My neighbor's house was on fire. In fact, two of my neighbors' houses were on fire: lightning hit one side of the twin, and the fire jumped the roof to the other. I ran down in driving rain to . . . . I don't know. What compels people to run to certain things and not others? Just the day before as I was grocery shopping there was a police take-down of some guy near the fish counter. No idea what happened (Out of Easy-Peel shrimp? That always pisses me) , and I honestly just tried to mind my biz and not gape. And yet here I was going to the mouth of the disaster. I met my one neighbor standing on the sidewalk looking as if she personally had been struck by lightning -- if she were a cartoon, I'd put swirls in her eyes. "Is everyone out?" "Yes," she responded, clearly a million miles away. "Let me take the dogs," I said and she robotically stuck out her hands with the leashes and off I went to add two more canines to my brood at home.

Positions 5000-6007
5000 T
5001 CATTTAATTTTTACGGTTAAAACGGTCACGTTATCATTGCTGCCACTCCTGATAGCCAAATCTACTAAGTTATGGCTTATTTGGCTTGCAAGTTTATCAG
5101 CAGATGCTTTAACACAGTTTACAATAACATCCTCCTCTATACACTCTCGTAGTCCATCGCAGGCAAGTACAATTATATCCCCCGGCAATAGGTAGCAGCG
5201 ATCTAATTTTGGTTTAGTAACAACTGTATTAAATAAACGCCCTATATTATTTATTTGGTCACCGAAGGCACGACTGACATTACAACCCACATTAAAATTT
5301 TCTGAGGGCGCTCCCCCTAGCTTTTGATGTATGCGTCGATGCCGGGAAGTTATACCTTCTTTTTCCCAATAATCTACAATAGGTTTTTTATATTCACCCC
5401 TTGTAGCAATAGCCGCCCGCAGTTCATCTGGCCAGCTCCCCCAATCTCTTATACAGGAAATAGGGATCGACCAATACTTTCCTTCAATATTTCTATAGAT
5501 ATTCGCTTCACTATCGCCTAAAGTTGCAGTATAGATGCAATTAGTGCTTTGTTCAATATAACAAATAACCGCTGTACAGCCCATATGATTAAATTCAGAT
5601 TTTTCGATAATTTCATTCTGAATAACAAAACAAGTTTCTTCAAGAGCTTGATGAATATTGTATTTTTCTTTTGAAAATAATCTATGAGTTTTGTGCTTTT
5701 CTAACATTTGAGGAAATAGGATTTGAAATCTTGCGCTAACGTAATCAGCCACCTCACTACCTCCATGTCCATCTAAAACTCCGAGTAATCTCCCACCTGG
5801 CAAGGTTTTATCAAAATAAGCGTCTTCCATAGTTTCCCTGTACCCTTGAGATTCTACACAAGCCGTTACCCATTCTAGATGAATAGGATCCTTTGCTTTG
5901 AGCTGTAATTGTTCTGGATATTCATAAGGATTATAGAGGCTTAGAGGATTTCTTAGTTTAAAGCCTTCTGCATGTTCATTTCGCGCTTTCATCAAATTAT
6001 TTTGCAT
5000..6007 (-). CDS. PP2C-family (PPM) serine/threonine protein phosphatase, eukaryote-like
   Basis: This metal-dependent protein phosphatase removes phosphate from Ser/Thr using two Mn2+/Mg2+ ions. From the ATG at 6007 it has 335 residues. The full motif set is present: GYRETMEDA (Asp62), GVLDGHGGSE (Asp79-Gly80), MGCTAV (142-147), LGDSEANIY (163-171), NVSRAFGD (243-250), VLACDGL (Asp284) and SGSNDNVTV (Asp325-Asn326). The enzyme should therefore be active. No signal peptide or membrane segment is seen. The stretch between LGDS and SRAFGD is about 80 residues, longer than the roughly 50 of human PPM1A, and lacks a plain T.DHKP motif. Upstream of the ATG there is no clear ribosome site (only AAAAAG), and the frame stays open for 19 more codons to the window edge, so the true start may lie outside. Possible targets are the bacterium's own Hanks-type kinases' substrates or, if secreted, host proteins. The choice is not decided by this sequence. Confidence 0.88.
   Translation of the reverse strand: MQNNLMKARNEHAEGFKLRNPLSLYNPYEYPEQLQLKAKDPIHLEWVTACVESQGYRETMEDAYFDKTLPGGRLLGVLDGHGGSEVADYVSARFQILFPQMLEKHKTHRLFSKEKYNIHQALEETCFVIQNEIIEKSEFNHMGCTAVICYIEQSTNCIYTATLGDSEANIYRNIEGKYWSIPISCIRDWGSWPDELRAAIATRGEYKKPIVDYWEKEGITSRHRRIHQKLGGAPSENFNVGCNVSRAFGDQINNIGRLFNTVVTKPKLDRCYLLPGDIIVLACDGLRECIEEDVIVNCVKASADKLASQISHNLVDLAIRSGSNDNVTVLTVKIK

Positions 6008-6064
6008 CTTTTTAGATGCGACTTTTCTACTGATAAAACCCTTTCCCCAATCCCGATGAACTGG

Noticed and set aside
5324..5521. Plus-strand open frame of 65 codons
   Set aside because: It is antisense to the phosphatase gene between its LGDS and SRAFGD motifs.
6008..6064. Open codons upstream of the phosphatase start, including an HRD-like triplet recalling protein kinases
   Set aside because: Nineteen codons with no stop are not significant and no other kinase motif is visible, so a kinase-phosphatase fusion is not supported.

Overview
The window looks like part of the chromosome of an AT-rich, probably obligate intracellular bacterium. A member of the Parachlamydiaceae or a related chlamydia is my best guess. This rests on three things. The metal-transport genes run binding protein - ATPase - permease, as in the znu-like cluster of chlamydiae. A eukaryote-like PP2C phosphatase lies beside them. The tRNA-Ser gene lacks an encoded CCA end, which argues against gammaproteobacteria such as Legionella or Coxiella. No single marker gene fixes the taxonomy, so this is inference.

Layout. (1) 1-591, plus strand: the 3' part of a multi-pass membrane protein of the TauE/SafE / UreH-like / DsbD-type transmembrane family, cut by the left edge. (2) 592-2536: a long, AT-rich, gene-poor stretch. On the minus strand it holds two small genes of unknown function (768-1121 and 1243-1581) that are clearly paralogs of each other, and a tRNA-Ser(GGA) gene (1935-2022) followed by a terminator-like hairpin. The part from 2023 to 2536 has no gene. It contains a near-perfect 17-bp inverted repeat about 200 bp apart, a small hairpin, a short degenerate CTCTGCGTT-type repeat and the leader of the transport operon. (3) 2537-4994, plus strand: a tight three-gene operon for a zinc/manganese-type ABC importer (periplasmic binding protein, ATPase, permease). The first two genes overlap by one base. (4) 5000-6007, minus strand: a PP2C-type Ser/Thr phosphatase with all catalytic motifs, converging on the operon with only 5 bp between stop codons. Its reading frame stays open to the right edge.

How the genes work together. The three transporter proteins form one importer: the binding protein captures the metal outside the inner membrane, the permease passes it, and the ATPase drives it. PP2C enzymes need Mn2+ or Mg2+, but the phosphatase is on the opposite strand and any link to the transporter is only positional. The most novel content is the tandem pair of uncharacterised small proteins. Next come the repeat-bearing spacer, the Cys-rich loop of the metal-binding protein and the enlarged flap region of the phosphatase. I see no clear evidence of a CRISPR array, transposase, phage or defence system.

Everyone got out, including three cats and three dogs between two houses. One side was two-thirds damaged, but the other side -- only just recently renovated -- was totaled. It's a gut. Again.
My awesome neighborhood absorbed both families and their children, clothes were found, toys were pulled out of yard-sale bins, pizzas were ordered, wine was poured, dogs were walked, tv's were housed, suitcases were loaned in order to dump clothes into them. We've all been walking around bewildered, stunned, that one minute you can be minding your business on a Sunday morning, and the next, your life is up in flames.
I guess a lot of us understand that metaphorically, but it's really grim to see it happen literally.